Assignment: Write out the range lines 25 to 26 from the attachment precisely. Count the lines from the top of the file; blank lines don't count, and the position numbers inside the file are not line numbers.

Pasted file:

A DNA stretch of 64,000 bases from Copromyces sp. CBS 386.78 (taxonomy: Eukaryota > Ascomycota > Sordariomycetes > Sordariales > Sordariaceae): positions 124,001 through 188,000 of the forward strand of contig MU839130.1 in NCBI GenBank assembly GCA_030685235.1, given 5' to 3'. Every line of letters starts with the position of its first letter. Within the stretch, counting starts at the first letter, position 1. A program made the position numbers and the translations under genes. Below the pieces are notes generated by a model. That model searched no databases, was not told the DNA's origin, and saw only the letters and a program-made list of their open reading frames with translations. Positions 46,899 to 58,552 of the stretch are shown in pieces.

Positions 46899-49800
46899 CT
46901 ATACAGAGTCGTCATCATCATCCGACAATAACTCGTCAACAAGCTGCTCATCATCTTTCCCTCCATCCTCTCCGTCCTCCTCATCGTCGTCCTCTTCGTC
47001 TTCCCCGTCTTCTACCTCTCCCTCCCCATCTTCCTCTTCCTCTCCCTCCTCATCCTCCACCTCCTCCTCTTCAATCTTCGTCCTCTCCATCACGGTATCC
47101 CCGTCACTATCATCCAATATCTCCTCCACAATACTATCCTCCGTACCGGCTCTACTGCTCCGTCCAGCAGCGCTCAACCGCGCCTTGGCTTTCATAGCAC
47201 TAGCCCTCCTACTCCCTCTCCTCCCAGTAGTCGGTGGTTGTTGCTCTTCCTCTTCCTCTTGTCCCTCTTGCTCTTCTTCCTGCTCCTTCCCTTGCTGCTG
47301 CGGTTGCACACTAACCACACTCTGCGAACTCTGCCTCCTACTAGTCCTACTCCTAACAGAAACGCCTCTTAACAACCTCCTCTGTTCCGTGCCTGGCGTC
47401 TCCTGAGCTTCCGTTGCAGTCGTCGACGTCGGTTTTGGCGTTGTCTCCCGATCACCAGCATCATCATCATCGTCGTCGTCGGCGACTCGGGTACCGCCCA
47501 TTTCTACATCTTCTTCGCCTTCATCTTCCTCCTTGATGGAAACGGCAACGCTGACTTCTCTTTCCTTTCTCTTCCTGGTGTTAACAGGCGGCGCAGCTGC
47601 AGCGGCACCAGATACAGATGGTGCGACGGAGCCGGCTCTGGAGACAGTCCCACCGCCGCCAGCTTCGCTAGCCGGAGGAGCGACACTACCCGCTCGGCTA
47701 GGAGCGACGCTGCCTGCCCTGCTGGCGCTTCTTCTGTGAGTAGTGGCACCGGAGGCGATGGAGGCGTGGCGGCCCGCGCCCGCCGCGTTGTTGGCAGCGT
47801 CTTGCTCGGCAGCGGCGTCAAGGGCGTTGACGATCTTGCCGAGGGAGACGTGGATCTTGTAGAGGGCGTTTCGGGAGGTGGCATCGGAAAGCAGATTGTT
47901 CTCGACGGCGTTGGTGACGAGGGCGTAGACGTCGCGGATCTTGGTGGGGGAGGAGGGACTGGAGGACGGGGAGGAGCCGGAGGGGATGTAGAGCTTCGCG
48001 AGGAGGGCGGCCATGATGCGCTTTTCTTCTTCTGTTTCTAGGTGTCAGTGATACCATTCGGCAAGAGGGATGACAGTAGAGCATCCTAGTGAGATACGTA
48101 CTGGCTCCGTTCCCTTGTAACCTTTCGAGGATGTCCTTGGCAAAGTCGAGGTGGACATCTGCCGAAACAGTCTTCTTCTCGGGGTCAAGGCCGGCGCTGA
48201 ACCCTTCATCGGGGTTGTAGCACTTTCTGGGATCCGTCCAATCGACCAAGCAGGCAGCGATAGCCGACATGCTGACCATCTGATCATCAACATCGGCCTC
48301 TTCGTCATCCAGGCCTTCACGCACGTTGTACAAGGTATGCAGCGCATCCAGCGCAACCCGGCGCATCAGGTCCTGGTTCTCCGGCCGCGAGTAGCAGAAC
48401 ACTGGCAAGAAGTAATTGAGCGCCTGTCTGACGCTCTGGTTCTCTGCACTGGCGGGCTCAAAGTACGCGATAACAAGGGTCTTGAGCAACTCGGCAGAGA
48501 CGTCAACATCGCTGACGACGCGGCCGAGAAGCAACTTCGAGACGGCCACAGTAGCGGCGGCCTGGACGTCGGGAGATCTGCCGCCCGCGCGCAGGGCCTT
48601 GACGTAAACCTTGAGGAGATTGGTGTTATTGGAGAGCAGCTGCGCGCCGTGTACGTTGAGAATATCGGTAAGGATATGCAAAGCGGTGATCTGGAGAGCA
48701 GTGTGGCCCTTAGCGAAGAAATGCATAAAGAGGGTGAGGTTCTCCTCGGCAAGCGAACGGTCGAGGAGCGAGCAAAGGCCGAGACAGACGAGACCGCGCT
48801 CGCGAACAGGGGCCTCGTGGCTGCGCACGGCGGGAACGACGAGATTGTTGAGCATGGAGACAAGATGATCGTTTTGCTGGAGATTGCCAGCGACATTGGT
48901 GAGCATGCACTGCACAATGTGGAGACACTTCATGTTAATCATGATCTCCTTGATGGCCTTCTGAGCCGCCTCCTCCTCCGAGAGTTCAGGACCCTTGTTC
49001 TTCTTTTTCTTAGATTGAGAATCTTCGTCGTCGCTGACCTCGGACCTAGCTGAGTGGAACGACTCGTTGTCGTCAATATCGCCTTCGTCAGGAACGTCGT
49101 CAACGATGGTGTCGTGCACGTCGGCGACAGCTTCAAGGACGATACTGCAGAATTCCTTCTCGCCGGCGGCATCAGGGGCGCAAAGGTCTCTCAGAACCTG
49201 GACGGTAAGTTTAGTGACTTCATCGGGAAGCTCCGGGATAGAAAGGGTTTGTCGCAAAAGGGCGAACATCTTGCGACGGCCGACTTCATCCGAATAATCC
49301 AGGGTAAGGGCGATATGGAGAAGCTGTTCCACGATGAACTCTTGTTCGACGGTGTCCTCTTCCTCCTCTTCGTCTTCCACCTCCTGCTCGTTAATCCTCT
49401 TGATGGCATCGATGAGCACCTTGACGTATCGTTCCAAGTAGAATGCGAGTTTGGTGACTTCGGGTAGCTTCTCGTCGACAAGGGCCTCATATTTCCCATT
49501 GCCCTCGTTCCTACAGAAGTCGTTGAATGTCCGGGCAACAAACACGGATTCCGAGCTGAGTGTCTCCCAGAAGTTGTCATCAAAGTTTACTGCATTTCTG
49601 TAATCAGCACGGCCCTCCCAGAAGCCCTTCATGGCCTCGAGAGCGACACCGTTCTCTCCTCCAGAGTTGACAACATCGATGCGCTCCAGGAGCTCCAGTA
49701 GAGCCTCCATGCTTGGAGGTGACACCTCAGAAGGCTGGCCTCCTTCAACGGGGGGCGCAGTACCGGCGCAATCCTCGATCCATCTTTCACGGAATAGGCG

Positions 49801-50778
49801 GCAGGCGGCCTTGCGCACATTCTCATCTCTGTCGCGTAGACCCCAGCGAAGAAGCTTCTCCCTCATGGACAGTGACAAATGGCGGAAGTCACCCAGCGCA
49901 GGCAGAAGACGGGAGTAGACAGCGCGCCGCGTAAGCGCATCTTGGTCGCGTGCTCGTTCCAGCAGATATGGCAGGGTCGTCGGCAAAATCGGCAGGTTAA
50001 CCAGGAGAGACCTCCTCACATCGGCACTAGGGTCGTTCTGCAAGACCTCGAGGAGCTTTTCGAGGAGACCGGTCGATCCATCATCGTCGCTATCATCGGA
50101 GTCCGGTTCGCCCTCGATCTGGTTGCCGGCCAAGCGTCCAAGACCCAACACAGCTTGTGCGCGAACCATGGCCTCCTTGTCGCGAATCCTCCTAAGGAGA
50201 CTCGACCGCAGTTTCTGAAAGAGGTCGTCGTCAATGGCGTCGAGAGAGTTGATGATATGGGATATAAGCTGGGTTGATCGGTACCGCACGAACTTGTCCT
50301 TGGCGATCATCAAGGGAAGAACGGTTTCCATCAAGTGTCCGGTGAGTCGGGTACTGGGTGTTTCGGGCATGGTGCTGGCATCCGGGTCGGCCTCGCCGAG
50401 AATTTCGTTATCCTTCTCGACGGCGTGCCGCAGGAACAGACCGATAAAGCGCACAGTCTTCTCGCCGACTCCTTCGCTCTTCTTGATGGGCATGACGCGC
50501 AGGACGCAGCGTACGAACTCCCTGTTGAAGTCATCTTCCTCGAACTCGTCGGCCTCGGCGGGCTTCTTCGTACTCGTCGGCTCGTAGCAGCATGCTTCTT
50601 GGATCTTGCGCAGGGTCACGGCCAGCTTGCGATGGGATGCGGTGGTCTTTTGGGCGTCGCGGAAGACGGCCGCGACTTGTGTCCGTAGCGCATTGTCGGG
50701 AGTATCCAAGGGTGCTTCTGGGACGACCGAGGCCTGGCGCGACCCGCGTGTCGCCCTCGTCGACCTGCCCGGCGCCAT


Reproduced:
49001 TTCTTTTTCTTAGATTGAGAATCTTCGTCGTCGCTGACCTCGGACCTAGCTGAGTGGAACGACTCGTTGTCGTCAATATCGCCTTCGTCAGGAACGTCGT
49101 CAACGATGGTGTCGTGCACGTCGGCGACAGCTTCAAGGACGATACTGCAGAATTCCTTCTCGCCGGCGGCATCAGGGGCGCAAAGGTCTCTCAGAACCTG